DALLAS – There was silence for a moment on the cell call Wednesday, and Jeff Bower, perfect gentleman of a general manager for the New Orleans Hornets, pushed past the polite praise for his old point guard, past the nostalgia of the Orlando series five years ago, and stopped short of rewinding into the wreckage.
All that acrimony, all the anger, all that inspired the Hornets to dump Baron Davis to the Golden State Warriors for spare parts Speedy Claxton and Dale Davis told Bower that it was best to leave unspoken his memories of those turbulent times.
"That's the best thing for him, and the best thing for us," Bower said. "We've all moved on from his time with us."
Bower stole Chris Paul in the 2005 draft, and they never had to look back on Davis. Always, the next big thing has come along in basketball, pushing Davis deeper and deeper into the shadows, and only now he has pushed himself back into the brightest lights of these NBA playoffs. His will, his nerve and his undiminished talents have the eighth-seeded Warriors on the brink of history against the Dallas Mavericks with a 3-2 lead going into Thursday's Game 6 at Oracle Arena.
"For me," Davis said Wednesday, "this has been an opportunity to show people that I can still play a little."
Out of sight with the Hornets and Warriors these past seasons, Davis has been out of mind in the sport. He had come into Charlotte as a one-year UCLA wonder in 1999, a teenager declared the heir to Jason Kidd as basketball's best point guard. Still, he was run out of New Orleans with a beaten-up body and a tattered image two years ago. He had behaved like a franchise fool, a head case short on leadership and long on complaints. He clashed with his coaches, created chasms within locker rooms, and his reputation unraveled as his career untracked.
And then, after a season in Golden State under the overmatched Mike Montgomery, his cell phone rang one day last summer. Don Nelson was calling. He told Davis that the point guard would love playing for him, that he was perfect running his small-ball system.
"He told me that he needed me to be a leader," Davis said.
He's been the most valuable player in this opening round of the playoffs, – "The best player," teammate Matt Barnes said – and on Thursday, Davis goes a long way toward transforming his flawed legacy. In this series, in this improbable Warriors run, Davis hasn't been as much a peerless point guard as he's been a force of nature. He plays like something has been bottled up a long time, unleashed with his 26 points, 5.6 assists and 5.4 assists and two steals a game against Dallas. He's popping threes, beating everyone on the dribble and running roughshod on the Mavs.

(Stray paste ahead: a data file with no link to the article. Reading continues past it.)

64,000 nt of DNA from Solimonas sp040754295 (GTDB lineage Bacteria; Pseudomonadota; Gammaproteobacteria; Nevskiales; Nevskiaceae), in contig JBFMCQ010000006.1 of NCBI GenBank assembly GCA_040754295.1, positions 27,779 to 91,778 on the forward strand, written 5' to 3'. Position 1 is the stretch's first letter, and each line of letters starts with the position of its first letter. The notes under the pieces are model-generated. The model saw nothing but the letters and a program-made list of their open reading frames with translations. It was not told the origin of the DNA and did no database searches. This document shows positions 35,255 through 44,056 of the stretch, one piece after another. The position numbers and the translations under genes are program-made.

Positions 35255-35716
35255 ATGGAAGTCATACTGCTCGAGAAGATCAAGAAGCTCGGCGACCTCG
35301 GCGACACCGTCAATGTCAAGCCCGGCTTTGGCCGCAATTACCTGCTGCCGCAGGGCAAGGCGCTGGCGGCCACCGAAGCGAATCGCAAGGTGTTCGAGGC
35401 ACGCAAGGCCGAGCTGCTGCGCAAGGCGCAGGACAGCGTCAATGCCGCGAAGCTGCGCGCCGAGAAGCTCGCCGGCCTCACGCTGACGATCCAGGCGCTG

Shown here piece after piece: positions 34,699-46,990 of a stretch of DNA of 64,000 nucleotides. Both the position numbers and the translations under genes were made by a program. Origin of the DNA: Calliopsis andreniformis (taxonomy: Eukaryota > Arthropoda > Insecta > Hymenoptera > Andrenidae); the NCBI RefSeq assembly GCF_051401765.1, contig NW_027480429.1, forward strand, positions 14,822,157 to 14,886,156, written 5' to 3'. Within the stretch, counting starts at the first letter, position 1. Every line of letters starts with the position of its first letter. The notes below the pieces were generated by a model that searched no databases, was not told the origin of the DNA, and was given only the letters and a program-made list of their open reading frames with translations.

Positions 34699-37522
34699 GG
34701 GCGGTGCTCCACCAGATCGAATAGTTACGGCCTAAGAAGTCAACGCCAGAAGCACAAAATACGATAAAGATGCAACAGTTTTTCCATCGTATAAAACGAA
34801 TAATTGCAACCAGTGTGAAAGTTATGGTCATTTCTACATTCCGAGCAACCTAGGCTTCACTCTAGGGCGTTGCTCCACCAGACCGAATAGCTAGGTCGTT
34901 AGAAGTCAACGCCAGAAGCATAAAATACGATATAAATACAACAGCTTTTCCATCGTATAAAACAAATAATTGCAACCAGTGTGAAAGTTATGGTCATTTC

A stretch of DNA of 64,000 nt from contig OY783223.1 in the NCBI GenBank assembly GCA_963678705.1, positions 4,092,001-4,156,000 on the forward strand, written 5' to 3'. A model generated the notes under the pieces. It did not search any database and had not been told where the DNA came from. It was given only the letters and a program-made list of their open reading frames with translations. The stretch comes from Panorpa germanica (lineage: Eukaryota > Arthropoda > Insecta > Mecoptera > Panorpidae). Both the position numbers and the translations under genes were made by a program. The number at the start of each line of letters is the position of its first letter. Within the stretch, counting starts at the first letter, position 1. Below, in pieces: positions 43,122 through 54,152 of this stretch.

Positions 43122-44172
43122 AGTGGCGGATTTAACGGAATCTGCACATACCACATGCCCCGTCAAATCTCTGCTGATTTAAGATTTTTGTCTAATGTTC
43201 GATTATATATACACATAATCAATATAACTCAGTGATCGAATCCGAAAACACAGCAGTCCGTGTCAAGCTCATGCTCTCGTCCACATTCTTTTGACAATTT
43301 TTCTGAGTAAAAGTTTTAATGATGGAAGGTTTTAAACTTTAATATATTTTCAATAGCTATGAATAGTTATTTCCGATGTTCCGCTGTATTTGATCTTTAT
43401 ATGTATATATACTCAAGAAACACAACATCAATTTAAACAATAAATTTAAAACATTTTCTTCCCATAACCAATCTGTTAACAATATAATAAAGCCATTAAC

"All I needed were the right players around me, the right team," he said.
Who would've believed that this roster of misfits and rejects and unknowns would turn out to be the right team at the right time for Davis? Nelson has made him the centerpiece of his revival in the Bay Area, where two thirds of the original Run TMC – Chris Mullin and Mitch Richmond – are the Golden State front office.
Davis is the oldest 28-year-old in the sport, with two knee injuries in his past, with basketball scars covering body and soul. "I've been to rock bottom," he said.
He had surgery on his knee in February and just stayed out seven games, understanding that he had to play to get these Warriors to the playoffs. They won nine of 10 to close the regular season, and now Nelson worries that he's playing Davis far too much for a body forever battered. But the Warriors don't have a shot without him on the floor. All the matchup problems for the Mavericks always come back to Davis, whom no one can keep out of the lane, out of harm's way, against Dallas.
Nelson calls him as talented of a player as he's ever coached, which is something considering the names Mullin and Hardaway, Moncrief and Nowitzki, Lanier and Richmond. Everyone has re-discovered Davis again in these playoffs, but maybe most of all, he's found himself. Yes, there were times running those lousy teams for Byron Scott and Montgomery when he wondered whether he'd ever get this shot again, this stage, to remind the world that, when right, he runs with Steve Nash and Kidd as the best playmakers on the globe.
So, yes, it'll be Baron's ball, Baron's gym, on Thursday night. "Playing in primetime, getting an opportunity to get the national spotlight, it's been fun again," Davis said. "This series has taught us a lot about (our team), about where we're headed in the future."
Finally, Baron Davis has a future again. But mostly, he has this Game 6 in Oakland where Davis gets to lord over the biggest Bay Area basketball night in over a decade. As much as anyone, he knows there are no promises about tomorrow with Golden State, and maybe that's the reason why he has the Mavericks so frightened today. It'll be his gym and his chance to close out Dallas and close a chapter in his career when it was too hard to see the greatness of Baron Davis.